Some individuals experience wrist pain after lifting heavy weights. For those who lift heavy weights, wrist pain can lead to the weakening of the grip and take away the focus from the exercise. If the individual developed pain in the wrists after weight lifting, it can be an indication of a strained tendon or ligament or even a fracture. It is vital to consult a doctor so that an accurate diagnosis can be given to prevent further damage and start the right treatment.
In case the wrist pain is only minimal and there is no evident reddening or swelling or piercing pain, it is an indication to stop right away. The individual should rest or modify the workout to help minimize stress on the affected wrist if possible.
Close look on wrist pain
Once the wrist pain only manifests when using weights or during physical activities, it is likely a stressed ligament or tendon or other tissues in the wrist. If the wrist pain is persistent along with some swelling and tenderness, it simply indicates a fracture.
Always bear in mind that there are 8 bones in the wrist and a fracture occurs with any injury and usually a fracture develops with any fall-related injury where an individual with a drawn-out hand hits a hard surface. Nonetheless, stress fractures that are quite prevalent in the legs and feet can also occur in the wrists due to misuse as well as tension on the joints.
Syndesmosis is a condition affecting the tissues that can lead to a sore wrist. It usually affects the interosseous tissue that keeps the 2 large-sized bones in the forearm stabilized when the arm and wrist are used. The strain while lifting weights can damage this tissue over time and trigger wrist pain.
Carpal tunnel syndrome
Carpal tunnel syndrome is a usual source of chronic wrist pain that occurs due to extensive hand use. Weightlifting even the light ones can worsen the condition. This cause the wrists to become sore and oftentimes with a tingling sensation.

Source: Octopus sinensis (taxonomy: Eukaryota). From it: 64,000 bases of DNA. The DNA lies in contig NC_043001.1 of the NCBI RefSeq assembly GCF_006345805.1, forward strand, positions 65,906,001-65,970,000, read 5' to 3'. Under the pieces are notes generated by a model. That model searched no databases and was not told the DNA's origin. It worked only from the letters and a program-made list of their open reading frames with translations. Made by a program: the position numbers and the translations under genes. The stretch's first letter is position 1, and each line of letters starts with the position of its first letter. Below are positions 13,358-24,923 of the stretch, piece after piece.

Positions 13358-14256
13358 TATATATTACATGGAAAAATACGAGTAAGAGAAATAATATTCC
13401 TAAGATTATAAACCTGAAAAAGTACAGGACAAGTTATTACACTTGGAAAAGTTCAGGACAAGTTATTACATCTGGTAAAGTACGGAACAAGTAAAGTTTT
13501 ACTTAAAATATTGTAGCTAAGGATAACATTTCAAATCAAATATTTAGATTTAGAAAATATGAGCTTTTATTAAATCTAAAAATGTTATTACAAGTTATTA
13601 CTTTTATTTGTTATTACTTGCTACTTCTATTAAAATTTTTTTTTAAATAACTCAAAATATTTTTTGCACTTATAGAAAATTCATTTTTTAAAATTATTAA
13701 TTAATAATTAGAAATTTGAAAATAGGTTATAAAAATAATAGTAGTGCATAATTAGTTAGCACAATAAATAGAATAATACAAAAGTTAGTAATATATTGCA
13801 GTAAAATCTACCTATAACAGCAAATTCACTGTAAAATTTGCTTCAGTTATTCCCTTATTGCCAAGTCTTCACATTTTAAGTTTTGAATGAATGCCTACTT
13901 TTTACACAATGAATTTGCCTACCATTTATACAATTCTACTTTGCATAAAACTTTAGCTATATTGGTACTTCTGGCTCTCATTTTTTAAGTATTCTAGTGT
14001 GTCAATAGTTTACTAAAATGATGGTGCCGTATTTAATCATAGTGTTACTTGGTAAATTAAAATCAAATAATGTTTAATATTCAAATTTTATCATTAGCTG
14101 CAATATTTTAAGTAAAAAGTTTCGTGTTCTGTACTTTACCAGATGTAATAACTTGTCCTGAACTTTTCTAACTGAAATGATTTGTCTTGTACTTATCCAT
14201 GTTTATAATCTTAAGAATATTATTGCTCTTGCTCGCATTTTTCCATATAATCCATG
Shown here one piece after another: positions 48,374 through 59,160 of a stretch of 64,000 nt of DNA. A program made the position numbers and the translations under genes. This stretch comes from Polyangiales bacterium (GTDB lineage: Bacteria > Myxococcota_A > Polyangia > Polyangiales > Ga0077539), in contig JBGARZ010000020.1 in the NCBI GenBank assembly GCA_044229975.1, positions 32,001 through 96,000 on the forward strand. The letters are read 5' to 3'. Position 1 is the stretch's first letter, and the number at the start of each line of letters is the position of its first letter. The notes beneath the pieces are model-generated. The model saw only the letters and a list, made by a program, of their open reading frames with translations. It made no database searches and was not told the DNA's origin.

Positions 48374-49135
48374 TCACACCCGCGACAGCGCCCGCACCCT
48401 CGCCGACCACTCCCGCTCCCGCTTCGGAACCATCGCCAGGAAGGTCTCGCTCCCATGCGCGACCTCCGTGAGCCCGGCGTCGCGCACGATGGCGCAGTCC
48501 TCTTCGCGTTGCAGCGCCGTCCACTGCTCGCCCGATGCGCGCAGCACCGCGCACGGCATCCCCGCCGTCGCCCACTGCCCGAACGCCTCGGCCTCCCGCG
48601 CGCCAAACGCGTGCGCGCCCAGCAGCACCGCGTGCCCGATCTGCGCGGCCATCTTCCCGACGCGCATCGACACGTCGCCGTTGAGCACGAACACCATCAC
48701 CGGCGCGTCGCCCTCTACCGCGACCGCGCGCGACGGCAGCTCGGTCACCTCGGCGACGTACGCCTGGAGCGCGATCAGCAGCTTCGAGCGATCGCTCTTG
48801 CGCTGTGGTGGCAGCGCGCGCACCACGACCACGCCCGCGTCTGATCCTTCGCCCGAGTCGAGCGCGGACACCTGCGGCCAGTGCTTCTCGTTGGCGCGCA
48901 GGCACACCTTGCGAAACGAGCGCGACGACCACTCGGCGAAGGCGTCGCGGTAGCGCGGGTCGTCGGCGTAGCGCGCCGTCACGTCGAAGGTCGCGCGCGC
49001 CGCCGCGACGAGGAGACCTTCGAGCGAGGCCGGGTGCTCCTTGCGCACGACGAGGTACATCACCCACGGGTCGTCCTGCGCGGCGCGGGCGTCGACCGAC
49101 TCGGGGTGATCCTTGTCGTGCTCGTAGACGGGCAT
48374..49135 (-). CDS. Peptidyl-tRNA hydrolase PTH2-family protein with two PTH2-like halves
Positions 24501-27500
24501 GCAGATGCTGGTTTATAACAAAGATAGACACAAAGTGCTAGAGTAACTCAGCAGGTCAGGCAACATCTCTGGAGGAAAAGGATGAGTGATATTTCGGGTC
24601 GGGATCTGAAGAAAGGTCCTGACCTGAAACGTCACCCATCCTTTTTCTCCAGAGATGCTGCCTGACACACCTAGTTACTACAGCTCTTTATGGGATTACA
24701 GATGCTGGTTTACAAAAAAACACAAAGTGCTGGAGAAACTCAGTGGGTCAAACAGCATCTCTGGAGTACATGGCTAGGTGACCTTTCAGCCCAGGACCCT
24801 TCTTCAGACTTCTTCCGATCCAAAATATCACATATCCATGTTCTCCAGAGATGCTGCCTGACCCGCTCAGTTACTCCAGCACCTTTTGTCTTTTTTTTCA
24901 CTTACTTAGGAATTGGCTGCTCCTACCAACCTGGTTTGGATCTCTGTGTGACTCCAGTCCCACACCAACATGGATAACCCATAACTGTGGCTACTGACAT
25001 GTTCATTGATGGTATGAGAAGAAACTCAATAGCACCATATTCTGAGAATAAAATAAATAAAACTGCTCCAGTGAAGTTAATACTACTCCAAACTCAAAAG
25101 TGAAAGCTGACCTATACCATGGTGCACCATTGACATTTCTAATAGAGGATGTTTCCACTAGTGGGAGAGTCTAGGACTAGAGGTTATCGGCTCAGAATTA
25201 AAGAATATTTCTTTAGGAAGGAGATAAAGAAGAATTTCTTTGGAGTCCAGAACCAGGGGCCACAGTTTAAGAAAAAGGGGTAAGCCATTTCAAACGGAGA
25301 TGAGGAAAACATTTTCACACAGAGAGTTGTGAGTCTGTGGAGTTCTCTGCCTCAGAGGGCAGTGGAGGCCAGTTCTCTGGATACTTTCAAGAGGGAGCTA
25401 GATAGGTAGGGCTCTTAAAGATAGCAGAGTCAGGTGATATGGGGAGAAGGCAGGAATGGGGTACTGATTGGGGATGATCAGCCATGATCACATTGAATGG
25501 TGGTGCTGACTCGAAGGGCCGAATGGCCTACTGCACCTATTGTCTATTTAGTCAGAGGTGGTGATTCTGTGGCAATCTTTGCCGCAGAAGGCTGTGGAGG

This condition develops once the connective tissue surrounding the flexor tendons in the wrist are swollen. The swelling places pressure on the median nerve which results to pain, tingling pain and numbness especially in the thumb side of the hand and wrist.
A splint or brace can be used to keep the wrist in a neutral position, but this can limit what the individual can do while lifting weights. Cortisone injections can also be used to relieve the symptoms only. In cases of severe pain, surgery is performed which involves opening the “tunnel” where the tendons and tissue are located to reduce the pressure on the nerves.
Diagnosis and management
If the individual ends up with wrist pain after weightlifting, he/she must rest and apply an ice pack for a few days or a week before resuming activity. In doing so, it can help identify the problem.
Once the wrist pain subsides or milder when resuming activity, it is likely a strained ligament or tendon that was given time to heal. On the other hand, if the pain returns or if rest and cold therapy could not provide relief, it might be a tissue-related condition that requires further assessment.
The doctor will perform a physical examination along with an X-ray or MRI. The doctor will ask about potential triggers, measures that could provide relief, how long the individual started experiencing the pain and if the pain is an ache or sharp sensation.